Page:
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A recent study highlighted some information on hidradenitis suppurativa patients and their ongoing care needs after being treated in emergency departments.
A recent cohort study suggests that hidradenitis suppurativa (HS) patients who have visited the emergency department (ED) do not usually visit the dermatology clinic for ongoing care, highlighting the need for cross-specialty intervention.
Patients with the debilitating skin disease have been shown to primarily use high-cost and acute care settings, compared to those with other chronic skin conditions like psoriasis. HS patients’ dependence on non-ambulatory care may result in increased costs to both the patient and the health care system, and a lack of regular dermatology follow-up may lead to delays in optimal care.
There is evidence that delays like these can be associated with worsened outcomes in HS, such as increased Hurley stage and decreased response to treatment. It is for this reason that the study’s investigators, led by Cynthia X. Wang, MD, MPHS, of Washington University’s Division of Dermatology, found the topic to be of interest.
“Ultimately, although it has been demonstrated that patients with HS have high ED utilization for their disease and relatively low outpatient utilization, it is unclear what ED interventions and patient characteristics may be associated with these outcomes,” Wang and colleagues wrote. “The primary purpose of this cohort study was to investigate, in patients with HS who have an index ED visit for their disease, which interventions and patient characteristics were associated with ED return and dermatology follow-up within 30 and 180 days.”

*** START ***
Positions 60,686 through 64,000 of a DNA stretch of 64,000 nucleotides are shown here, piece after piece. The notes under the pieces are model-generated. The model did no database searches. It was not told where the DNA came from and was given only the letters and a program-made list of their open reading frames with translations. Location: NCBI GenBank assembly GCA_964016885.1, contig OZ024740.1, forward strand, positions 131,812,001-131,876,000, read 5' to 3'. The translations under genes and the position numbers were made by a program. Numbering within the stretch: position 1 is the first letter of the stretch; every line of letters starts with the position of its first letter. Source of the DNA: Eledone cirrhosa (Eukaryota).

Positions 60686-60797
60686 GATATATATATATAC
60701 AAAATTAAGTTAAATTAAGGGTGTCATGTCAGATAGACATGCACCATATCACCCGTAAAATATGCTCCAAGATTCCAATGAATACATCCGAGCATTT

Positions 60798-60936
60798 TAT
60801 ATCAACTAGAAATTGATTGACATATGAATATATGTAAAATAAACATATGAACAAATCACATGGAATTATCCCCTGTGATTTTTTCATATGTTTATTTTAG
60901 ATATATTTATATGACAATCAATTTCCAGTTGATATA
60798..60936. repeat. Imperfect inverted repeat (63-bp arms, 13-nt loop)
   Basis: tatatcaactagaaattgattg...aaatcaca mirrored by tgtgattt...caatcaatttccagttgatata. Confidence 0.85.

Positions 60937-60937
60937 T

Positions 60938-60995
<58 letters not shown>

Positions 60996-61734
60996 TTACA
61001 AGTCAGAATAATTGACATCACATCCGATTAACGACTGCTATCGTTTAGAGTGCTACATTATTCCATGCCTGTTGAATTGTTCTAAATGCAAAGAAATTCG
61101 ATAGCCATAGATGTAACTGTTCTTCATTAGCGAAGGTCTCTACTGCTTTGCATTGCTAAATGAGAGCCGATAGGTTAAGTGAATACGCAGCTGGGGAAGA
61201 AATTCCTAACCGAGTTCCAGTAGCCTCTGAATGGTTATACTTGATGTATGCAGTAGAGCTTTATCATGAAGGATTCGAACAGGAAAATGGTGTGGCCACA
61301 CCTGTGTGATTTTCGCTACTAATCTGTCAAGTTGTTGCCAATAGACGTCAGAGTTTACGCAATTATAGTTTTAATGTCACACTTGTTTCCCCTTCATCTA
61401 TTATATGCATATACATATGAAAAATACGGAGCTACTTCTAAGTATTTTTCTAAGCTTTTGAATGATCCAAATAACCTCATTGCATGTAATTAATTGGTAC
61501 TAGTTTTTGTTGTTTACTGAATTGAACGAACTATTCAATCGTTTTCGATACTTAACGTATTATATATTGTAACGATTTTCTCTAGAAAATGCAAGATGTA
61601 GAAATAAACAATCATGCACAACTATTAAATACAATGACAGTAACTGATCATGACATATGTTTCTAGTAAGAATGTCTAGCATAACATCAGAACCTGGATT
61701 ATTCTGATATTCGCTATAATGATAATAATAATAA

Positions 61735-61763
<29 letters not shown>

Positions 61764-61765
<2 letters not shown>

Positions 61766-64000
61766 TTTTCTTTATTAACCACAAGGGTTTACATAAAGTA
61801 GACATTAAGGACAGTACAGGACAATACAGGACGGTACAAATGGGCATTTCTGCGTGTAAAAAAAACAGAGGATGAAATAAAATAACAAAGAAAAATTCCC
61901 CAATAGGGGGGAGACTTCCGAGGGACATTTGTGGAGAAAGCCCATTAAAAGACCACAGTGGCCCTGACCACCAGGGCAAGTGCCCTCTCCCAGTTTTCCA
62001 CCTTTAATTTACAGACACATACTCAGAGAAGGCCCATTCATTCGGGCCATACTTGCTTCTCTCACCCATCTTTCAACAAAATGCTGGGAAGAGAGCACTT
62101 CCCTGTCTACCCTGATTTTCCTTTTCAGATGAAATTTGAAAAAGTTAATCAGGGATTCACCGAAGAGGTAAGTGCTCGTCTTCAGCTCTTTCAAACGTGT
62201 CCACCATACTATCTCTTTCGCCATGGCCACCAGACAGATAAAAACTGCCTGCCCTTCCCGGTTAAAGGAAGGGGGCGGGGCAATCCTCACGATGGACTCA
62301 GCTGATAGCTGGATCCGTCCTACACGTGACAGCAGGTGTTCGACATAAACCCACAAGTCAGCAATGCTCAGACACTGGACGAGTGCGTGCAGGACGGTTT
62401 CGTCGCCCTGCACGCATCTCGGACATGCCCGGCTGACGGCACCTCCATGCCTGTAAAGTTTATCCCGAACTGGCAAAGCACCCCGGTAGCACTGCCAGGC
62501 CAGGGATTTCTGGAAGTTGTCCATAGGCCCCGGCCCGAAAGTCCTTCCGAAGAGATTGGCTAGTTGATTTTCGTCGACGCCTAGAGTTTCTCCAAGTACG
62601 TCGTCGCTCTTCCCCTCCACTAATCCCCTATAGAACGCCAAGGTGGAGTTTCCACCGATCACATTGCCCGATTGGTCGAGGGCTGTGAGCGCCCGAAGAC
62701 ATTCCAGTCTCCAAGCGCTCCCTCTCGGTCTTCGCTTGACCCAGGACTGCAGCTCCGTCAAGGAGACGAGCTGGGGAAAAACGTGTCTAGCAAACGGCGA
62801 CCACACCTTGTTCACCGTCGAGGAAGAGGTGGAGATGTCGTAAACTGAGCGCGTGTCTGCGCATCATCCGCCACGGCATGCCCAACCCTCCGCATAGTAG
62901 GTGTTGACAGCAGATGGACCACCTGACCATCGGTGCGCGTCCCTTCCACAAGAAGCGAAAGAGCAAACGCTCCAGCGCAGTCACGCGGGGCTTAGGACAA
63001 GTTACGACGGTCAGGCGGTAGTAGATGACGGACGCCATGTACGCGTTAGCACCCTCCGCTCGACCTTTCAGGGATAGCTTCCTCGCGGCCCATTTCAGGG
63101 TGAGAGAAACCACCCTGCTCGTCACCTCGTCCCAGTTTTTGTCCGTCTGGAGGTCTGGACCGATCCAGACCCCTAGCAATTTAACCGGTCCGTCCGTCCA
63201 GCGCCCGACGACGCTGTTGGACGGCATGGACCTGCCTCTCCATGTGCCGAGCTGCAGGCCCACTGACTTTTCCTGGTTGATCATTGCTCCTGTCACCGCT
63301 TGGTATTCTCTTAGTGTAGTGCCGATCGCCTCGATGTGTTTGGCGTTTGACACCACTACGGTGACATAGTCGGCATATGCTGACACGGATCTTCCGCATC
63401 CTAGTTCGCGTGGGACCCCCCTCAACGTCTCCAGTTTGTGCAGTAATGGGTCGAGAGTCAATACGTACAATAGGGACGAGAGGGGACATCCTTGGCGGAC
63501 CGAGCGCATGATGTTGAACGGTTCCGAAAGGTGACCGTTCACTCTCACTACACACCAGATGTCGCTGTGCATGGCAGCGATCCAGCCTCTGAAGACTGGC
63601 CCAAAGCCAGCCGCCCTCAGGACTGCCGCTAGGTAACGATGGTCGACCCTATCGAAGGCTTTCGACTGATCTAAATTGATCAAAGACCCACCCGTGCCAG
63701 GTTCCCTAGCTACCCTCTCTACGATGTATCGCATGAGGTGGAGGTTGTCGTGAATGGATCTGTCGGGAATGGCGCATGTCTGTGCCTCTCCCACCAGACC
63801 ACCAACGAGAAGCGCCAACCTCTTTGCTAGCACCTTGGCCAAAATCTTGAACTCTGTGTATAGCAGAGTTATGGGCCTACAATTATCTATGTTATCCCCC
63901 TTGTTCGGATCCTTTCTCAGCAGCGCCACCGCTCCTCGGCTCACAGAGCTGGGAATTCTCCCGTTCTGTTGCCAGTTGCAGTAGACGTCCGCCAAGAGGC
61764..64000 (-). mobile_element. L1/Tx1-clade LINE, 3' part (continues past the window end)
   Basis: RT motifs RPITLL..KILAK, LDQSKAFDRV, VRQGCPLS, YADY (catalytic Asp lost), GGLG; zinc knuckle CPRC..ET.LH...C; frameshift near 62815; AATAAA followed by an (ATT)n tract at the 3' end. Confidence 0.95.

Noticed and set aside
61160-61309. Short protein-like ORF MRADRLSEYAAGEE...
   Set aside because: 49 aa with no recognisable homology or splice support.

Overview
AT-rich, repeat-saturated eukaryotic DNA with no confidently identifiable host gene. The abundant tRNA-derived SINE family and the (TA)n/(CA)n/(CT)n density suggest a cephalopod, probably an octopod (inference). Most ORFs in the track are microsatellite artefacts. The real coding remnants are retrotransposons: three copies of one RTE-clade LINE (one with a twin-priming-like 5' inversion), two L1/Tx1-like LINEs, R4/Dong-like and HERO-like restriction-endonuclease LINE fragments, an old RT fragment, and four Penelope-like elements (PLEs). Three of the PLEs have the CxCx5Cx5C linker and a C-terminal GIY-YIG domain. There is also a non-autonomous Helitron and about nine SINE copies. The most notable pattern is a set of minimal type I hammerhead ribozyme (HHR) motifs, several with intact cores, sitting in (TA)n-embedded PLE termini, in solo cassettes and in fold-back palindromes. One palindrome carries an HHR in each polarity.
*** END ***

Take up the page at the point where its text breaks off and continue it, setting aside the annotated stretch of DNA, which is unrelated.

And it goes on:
The cohort study was crafted from patients who had reported 2 or more HS claims for the study period of 2010 to 2019 and also had had a minimum of 1 ED visit for HS or a defined proxy. The research team’s data was analyzed from November 2021 to May 2022.
The investigators’ primary outcomes were returns to the ED or dermatology outpatient follow-up for HS or related proxy within a span of either 30 or 180 days of index ED trips.
The study included 20,269 HS patients (median [IQR] age, 32 [25-41] years) with 16,804 female patients. Of these 20,269 patients, 36.8% (7455) reported having commercial insurance and 63.2% (12,814) reported having Medicaid.
The investigators found that 17.2% (3484) of HS patients had at least 1 returning ED trip for their condition or proxy within the span of 30 days, compared to 2.4% (483) who had a dermatology visit (P < .001).
They also found that 34.0% (6893) patients reported a return ED visit for their condition or proxy within 180 days, compared to 6.8% (1374) with a dermatology visit (P < .001). Additionally, the investigators found that HS patients with Medicaid and patients with opioid prescriptions were more likely to return to EDs for treatment of their condition and less likely to have dermatology follow-up.
“This cohort study suggests that many patients with HS frequent the ED for their disease but are not subsequently seen in the dermatology clinic for ongoing care,” they wrote. “The findings in this study raise the opportunity for cross-specialty interventions that could be implemented to better connect patients with HS to longitudinal care.”
This study, “Factors Associated With Dermatologic Follow-up vs Emergency Department Return in Patients With Hidradenitis Suppurativa After an Initial Emergency Department Visit,” was published online in JAMA Dermatology.